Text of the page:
Intel recently introduced its Xeon E3-1200 v2 CPUs, based on the Ivy Bridge architecture. Though they're very similar to the third-generation desktop Core chips, ECC memory support, four extra PCIe 3.0 lanes, and attractive pricing grab our attention.
Not long ago, we took a look at Intel’s Xeon E5 family in Intel Xeon E5-2600: Doing Damage With Two Eight-Core CPUs. In that story, we saw the company expose its Sandy Bridge-E design the way its architects originally intended: armed with eight cores, 20 MB of shared L3 cache, and QPI links cranking away at 8 GT/s. That was a far cry from the desktop Core i7-3960X we reviewed previously, neutered back to six cores and 15 MB of L3 cache—particularly since our Xeon E5-based platform was running in a dual-socket configuration in Altered Beast mode.
Now, Intel is replacing its entry-level Xeon E3s, formerly based on the Sandy Bridge architecture, with models that employ its Ivy Bridge design.
There aren’t any dormant processing cores or blocks of shared L3 cache to make the new Xeons really pop this time around. Intel instead relies on a couple of unique business-oriented features and creative pricing to make its Xeon E3s shine.
How’s this for an example? Right now, Newegg is selling the Core i7-3770 (with a locked multiplier) for $320. A Xeon E3-1240 v2, which runs at the same 3.4 GHz, doesn’t include processor graphics, and bears a 69 W thermal ceiling, goes for $280. Same speed, no useless graphics, lower power consumption, and $40 less? Color us intrigued.
The Benefits Of Workstation-Class Hardware
Today, however, we’re looking specifically at Intel’s Xeon E3-1280 v2, which is higher up in the stack. Just 100 MHz faster than Intel’s quickest desktop-oriented model, Core i7-3770K, E3-1280 v2 sells for a pricey $612. The -3770K is a much more palatable $332. How do you justify the Xeon over the Core i7 when you know they’re both based on the same Ivy Bridge architecture?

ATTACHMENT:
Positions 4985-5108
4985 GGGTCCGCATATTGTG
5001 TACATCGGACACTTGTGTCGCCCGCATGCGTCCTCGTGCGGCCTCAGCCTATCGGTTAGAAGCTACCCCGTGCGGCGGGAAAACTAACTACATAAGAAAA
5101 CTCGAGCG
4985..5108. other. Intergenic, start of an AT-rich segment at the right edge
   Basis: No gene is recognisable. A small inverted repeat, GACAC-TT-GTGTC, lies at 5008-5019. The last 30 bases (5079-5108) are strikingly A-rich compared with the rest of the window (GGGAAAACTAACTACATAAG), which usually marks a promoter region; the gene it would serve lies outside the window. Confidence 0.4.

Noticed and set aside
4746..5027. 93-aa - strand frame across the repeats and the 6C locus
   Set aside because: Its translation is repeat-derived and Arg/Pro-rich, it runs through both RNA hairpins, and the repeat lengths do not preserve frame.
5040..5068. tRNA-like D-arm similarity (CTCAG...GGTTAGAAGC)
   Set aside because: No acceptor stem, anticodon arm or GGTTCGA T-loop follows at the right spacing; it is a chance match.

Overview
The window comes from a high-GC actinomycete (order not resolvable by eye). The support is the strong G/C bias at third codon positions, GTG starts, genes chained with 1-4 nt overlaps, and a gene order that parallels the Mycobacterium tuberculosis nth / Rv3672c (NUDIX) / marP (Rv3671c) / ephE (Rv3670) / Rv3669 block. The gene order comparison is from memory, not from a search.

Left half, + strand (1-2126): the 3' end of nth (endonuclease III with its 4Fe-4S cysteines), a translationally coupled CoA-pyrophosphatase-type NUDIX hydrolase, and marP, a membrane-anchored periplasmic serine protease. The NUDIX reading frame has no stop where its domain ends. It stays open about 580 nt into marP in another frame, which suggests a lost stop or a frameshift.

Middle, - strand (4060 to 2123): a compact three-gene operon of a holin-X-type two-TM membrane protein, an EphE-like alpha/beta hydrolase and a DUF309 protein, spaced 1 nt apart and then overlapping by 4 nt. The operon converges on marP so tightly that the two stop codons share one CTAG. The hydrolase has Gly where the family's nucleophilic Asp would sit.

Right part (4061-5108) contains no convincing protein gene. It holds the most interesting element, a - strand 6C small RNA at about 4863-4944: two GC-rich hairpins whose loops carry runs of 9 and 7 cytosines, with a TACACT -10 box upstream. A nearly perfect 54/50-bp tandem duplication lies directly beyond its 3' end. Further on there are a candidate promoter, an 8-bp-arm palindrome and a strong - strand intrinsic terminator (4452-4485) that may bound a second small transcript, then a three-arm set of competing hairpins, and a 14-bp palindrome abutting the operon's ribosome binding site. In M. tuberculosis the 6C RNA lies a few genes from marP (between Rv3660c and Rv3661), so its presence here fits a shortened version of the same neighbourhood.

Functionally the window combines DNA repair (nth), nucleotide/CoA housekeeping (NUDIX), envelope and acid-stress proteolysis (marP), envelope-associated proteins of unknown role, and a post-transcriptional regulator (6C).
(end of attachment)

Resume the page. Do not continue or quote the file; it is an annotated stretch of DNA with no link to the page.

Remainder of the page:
That’s a difficult argument for an enthusiast to make. But in some environments, the difference in pricing is truly inconsequential compared to the few benefits enabled by the Xeon. Compared to the desktop parts, Intel’s Xeon E3s support ECC-capable memory, for example, catching and correcting memory errors that could either take a business machine down or affect critical data.
These new Xeons also enable four additional lanes of third-gen PCI Express connectivity. A chip like Core i7-3770K exposes 16 lanes, total. The Xeon E3s offer 20, which can be used as single x16 and x4 links, or across two x8 slots and one x4 interface. The former configuration would work well in a workstation with discrete graphics and an add-in storage or networking controller. The latter is decidedly better for server setups, supporting more high-speed devices over an 8 GT/s bus.
Some of the other benefits that Intel cites are less relevant to our look at the -1280 v2, but better as you descend the product family. For instance, there are 11 total Xeon E3 models, allowing for broad differentiation. All but two models support Hyper-Threading, and all but two come equipped with 8 MB of shared L3 cache.
- Ivy Bridge Finds Its Way Into Servers And Workstations
- Intel’s Second-Gen Xeon E3 Processor Family
- Platform Support: Three Old Chipsets, C216, And Memory Compatibility
- Test Setup And Benchmarks
- Benchmark Results: Adobe CS 5.5
- Benchmark Results: Rendering
- Benchmark Results: Transcoding
- Benchmark Results: Productivity
- Power Consumption
- Xeon E3-1200 v2 Is A Power Story, Not A Performance One